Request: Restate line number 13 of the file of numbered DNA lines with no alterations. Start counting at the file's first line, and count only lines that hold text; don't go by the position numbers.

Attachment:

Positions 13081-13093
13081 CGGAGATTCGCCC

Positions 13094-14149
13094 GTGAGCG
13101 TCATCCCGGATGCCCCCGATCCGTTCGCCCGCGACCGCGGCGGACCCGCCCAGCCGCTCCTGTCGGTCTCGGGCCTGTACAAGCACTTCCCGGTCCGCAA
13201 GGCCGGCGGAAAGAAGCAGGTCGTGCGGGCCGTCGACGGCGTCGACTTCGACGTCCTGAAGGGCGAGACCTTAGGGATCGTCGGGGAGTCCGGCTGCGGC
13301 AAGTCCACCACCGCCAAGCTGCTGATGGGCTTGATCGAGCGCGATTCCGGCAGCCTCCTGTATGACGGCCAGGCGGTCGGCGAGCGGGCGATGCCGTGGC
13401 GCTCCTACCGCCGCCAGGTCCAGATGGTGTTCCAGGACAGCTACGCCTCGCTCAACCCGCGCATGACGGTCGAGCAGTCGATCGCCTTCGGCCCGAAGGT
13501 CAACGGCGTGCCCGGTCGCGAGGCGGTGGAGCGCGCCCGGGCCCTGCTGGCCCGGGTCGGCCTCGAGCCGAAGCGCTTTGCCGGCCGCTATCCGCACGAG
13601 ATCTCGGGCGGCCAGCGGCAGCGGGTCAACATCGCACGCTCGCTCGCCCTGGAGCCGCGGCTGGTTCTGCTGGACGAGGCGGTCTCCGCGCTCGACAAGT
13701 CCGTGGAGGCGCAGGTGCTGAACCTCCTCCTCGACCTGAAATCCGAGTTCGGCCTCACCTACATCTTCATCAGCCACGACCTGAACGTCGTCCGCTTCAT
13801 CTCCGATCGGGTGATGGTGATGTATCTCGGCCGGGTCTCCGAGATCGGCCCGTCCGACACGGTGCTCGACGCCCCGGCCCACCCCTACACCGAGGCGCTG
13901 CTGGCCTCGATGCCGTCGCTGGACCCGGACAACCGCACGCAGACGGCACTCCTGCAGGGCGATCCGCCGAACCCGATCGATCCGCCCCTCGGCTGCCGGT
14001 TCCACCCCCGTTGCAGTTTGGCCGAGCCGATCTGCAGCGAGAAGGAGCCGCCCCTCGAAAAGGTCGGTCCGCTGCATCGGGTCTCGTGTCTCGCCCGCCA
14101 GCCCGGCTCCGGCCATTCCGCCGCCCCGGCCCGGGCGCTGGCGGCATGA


13901 CTGGCCTCGATGCCGTCGCTGGACCCGGACAACCGCACGCAGACGGCACTCCTGCAGGGCGATCCGCCGAACCCGATCGATCCGCCCCTCGGCTGCCGGT